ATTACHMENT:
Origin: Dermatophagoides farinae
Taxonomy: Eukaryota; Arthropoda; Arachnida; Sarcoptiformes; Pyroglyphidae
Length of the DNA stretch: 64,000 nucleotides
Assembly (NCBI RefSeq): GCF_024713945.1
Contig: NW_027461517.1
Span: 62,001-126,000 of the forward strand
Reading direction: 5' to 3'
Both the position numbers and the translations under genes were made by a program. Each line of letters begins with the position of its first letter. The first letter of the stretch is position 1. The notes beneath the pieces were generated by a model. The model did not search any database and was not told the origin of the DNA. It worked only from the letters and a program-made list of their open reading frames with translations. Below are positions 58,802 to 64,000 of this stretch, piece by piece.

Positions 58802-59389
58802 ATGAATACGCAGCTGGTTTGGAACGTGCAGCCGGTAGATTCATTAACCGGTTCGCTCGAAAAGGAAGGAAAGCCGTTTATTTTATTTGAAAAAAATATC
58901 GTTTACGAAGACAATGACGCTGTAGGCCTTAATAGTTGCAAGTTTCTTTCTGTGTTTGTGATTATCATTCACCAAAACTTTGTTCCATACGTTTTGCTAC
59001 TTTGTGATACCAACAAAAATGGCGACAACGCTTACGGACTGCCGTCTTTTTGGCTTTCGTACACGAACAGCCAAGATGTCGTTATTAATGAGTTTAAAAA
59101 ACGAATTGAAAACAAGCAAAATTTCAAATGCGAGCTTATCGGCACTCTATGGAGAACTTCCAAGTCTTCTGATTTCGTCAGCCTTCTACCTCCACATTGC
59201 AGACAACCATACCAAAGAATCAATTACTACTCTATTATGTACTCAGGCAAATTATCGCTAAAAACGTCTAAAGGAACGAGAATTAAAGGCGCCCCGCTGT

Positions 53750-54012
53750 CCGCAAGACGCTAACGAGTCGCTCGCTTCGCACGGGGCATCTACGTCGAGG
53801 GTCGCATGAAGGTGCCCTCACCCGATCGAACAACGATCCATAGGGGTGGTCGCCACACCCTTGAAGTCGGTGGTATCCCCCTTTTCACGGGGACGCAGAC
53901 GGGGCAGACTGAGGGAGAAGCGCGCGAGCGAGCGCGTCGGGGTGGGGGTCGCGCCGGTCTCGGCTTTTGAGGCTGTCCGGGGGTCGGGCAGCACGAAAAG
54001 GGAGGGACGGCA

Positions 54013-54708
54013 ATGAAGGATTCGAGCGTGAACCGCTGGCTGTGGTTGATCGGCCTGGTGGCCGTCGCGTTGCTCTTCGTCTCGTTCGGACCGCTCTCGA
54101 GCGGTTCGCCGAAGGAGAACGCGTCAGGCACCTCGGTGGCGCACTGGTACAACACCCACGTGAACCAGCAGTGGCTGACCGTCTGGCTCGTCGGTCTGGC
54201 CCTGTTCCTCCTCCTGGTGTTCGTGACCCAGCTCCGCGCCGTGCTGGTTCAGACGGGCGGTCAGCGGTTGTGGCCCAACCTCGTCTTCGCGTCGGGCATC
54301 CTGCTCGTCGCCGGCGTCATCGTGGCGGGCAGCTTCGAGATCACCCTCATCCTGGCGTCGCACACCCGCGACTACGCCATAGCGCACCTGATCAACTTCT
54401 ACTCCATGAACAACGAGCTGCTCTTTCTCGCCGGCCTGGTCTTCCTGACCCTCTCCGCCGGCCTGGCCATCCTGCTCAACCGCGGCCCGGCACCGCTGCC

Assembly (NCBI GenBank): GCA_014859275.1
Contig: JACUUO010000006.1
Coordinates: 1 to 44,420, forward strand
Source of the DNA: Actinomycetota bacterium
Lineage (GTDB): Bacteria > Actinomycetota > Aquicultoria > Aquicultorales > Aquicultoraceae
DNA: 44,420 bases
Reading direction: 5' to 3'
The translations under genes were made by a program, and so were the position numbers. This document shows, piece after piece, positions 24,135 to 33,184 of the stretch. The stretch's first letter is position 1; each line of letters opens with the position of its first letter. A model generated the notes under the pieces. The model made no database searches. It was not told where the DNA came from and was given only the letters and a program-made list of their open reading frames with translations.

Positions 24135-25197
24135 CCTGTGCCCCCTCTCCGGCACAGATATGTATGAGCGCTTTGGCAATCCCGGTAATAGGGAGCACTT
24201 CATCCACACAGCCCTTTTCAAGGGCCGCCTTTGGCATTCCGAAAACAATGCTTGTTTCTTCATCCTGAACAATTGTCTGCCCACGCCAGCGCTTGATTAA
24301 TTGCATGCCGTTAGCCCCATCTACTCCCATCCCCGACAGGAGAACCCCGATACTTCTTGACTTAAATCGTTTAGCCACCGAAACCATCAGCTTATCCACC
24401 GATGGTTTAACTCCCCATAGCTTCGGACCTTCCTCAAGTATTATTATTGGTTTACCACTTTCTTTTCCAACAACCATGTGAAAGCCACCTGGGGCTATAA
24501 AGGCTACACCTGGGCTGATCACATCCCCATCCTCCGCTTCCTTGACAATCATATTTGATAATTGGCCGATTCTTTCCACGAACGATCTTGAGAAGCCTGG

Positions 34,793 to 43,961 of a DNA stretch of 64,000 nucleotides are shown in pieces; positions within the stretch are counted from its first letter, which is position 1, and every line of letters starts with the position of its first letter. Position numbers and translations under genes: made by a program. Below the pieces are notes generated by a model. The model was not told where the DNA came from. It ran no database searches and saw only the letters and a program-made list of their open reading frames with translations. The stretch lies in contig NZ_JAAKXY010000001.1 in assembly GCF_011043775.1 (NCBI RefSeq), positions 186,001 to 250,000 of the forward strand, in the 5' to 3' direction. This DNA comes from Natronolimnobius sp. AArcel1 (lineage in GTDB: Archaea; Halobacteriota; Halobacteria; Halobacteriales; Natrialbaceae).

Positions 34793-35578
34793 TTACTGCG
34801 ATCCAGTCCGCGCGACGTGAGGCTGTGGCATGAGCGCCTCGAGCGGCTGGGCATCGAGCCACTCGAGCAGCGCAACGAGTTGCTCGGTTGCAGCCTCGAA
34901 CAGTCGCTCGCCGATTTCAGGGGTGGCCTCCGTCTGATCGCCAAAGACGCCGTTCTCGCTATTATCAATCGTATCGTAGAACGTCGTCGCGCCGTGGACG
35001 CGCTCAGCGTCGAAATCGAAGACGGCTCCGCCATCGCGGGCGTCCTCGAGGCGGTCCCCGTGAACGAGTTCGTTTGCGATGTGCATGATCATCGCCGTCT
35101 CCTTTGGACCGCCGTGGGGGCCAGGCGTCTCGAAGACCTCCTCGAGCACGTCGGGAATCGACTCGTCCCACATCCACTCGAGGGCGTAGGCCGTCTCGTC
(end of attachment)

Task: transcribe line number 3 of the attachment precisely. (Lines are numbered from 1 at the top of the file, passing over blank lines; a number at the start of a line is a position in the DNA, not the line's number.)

Length of the DNA stretch: 64,000 nucleotides